EPISODE 088: DLT Sales Head Chris Dewey Shares How He Went from Making 125 Prospecting Calls a Day to Managing a $650 Million Book of Business
CHRIS’ CLOSING TIP TO EMERGING SALES LEADERS: “Sales can be hard, it can be frustrating, it can be stressful but it can also be very rewarding. Remember to always have a good work-life balance because sales can consume you. Don’t let it happen, just try to have a balance and you’ll be happier and a more successful person.“
Chris Dewey is the Senior VP of Sales at DLT.
He’s the longest tenured employee at DLT coming up on 19 years. He worked his way into management early at DLT and started as a team lead managing two people.
Over the years he’s worked his way from team lead to manager to director and now VP. He manages four direct reports, a dozen managers, over 75 sales reps
He is responsible for more than $650 million in revenue.
Find Chris on LinkedIn!
Fred Diamond: Chris, it’s great to be here talking to you today. Why don’t you fill in some of the blanks and tell us a little more about you that we need to know?
Chris Dewey: I appreciate you having me on, thanks. I’ve been in the software or public sector sales game for about 20 years now. Prior to that I was selling a collection service for about 5 years so I’ve only had 2 jobs out of college. I’m currently married to a woman named Lora and have a 5 year old son, Beckham. I really enjoy working out, golf and I actually have a boat that I spend a lot of time on in the weekends during the summer, it’s good stuff.
Fred Diamond: Very good. I’m excited to hear about DLT, high profiled company, a lot of success. Why don’t you tell us a little bit about what you sell today and tell us a little bit about what excites you about that.
Chris Dewey: As some may know, we don’t make or manufacture the technology. We are an aggregator which means we work closely with both our clients and customers to drive technology adoption to the Public Sector. DLT provides a service that helps accelerate growth for software companies which is our client, selling into the public sector market space.
Like I mentioned, at the end of the day we provide complete software solutions but more important and what’s really exciting for me is that we get to interact with the software vendor reps, we get to build relationships and we get to help them navigate through the challenges of public sector. We also get to work with our partner community to help win complex deals and we actually make a little money on the side which is also fun. I also really enjoy the interaction with my team and I consider myself a very hands-on leader and I like to win as much business as possible and then it’s also a fun challenge and it’s why I’ve been doing it as long as I have.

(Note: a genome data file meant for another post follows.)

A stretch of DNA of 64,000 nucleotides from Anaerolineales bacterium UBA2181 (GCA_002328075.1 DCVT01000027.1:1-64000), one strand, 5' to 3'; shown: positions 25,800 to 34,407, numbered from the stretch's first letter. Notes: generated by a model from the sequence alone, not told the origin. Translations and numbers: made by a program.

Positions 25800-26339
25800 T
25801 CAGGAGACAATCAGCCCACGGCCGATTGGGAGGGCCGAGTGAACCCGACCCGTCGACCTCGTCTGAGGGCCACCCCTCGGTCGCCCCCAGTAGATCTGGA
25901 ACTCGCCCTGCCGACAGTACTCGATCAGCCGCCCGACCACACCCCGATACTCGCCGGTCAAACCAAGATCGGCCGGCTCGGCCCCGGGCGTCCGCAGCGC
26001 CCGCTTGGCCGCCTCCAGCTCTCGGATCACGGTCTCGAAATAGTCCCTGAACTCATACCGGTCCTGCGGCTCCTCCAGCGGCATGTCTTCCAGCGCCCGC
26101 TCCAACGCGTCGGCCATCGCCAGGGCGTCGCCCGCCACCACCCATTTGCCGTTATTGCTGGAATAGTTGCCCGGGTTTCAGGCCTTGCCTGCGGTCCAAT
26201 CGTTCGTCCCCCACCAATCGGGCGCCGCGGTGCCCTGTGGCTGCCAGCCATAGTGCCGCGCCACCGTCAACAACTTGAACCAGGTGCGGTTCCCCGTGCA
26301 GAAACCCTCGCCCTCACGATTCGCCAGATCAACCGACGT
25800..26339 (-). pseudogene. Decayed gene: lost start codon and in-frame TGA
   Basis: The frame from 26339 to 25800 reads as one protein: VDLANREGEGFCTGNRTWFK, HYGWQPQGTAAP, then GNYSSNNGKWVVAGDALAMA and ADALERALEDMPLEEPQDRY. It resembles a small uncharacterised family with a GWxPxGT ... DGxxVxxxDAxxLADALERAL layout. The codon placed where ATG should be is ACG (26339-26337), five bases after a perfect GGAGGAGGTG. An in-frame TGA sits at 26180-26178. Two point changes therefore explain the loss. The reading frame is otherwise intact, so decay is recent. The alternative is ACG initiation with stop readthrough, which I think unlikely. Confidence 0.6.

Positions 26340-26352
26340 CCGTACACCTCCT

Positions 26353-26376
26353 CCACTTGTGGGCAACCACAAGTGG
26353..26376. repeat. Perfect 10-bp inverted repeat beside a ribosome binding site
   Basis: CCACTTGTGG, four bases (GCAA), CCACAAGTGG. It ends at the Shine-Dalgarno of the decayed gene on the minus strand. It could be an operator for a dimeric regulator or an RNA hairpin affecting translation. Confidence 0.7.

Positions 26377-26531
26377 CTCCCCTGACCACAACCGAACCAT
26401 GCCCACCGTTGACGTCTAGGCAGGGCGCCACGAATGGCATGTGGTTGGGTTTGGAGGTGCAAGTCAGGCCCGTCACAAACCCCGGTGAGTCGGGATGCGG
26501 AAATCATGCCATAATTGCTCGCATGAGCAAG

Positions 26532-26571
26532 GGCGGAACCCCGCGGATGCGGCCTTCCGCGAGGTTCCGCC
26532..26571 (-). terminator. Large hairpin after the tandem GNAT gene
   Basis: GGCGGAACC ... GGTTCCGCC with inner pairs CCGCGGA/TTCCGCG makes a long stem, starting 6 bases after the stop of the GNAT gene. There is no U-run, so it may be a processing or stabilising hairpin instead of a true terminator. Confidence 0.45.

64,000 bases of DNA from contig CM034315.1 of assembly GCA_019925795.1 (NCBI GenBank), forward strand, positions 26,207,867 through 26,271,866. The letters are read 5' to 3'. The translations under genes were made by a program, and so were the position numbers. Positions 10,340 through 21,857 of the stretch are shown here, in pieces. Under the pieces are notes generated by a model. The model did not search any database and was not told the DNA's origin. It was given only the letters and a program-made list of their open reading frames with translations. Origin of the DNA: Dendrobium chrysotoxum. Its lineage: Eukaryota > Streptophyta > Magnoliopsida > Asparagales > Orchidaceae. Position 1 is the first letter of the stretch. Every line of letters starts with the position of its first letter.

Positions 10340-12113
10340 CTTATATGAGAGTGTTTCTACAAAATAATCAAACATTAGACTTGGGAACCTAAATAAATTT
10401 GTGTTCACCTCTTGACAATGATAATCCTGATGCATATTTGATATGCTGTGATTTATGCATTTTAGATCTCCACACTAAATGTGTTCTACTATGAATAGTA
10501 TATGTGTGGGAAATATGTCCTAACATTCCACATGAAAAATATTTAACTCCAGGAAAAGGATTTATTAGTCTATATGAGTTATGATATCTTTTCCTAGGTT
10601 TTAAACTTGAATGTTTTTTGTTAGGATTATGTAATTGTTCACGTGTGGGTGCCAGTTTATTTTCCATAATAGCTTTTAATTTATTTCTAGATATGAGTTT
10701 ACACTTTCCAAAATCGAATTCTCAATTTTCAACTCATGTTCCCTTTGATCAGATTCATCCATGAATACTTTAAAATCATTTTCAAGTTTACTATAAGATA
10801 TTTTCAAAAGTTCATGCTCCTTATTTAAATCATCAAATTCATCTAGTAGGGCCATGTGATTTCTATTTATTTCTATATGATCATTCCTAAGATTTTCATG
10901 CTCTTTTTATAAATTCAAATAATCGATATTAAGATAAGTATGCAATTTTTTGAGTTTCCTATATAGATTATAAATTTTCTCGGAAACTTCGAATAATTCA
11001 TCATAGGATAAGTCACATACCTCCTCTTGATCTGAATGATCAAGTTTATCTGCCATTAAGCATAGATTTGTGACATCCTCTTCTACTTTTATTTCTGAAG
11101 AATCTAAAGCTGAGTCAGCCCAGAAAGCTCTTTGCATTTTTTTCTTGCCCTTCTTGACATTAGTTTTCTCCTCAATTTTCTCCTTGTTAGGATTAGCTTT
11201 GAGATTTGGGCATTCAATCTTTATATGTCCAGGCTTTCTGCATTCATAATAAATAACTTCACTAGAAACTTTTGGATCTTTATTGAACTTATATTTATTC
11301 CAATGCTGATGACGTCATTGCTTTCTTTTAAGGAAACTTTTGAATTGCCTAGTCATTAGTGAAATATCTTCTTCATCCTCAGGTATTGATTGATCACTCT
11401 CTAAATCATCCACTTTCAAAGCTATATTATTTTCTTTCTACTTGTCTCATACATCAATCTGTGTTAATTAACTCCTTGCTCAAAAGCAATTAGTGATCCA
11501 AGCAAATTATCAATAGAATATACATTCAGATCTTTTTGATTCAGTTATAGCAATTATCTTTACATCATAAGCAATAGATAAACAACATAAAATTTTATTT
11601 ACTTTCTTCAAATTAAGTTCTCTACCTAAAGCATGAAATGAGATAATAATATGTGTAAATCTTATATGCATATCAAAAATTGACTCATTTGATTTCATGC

Fred Diamond: Very good. Who are some of the software companies that you help bring to the federal government?
Chris Dewey: Well, my baby if you will is a company called Quest Software that I’ve actually been managing and been involved with since ’99, that was actually what I started doing, I actually started as just a regular sales rep and I was probably one of the only ones, if you will. Then about 7,8 months in we started building up teams and I became a manager or team lead at the time.
The next biggest one is a company called SolarWinds and then recently we just built out a big data platform or a big data team that has Hortonworks, Informatica, Tableau, Elastic. I also have the Autodesk business, I just picked up the Oracle business which is one of our longest tenured clients, if you will. We’ve had them for 25 years and then I also have emerging tech which is a bucket of other technologies in the information management sector, Akamai, AppDynamics, Flexera to name a few.
Fred Diamond: Very good, some big brands out there that you’re bringing to the marketplace. Tell us a little bit, Chris, about how you first got into sales.
Chris Dewey: I went to school for communications and I learned very fast that I wasn’t going to become the next great news or sports producer even though that’s what I thought I wanted to do when I was at Jacksonville. I went into the communications path and interviewed at ESPN and CNN and a bunch of other places and I learned very fast that it just wasn’t going to be for me. So instead of going to work at a restaurant or something like that I just wanted to jump head first into a career so I picked sales. I actually started working for a collection service selling it to hospitals, doctors, colleges and commercial real estate and I did that for almost 5 years before I got pulled over to DLT.
Fred Diamond: What are some of the things you learned from that job, being in the collection space that has helped you along the way at DLT?
Chris Dewey: I just jumped in head first and basically I learned you have to work hard and hustle. You hear the cliché out there that, “It’s not a numbers’ game”, it absolutely is a numbers’ game at least for the initial success because honestly, when I first started I had limited training. Literally the first couple days into it they handed me a script and said, “Here’s your script and here’s your list of people to call and by the way, you have to go find X amount of deals” or whatever the quota at the time was.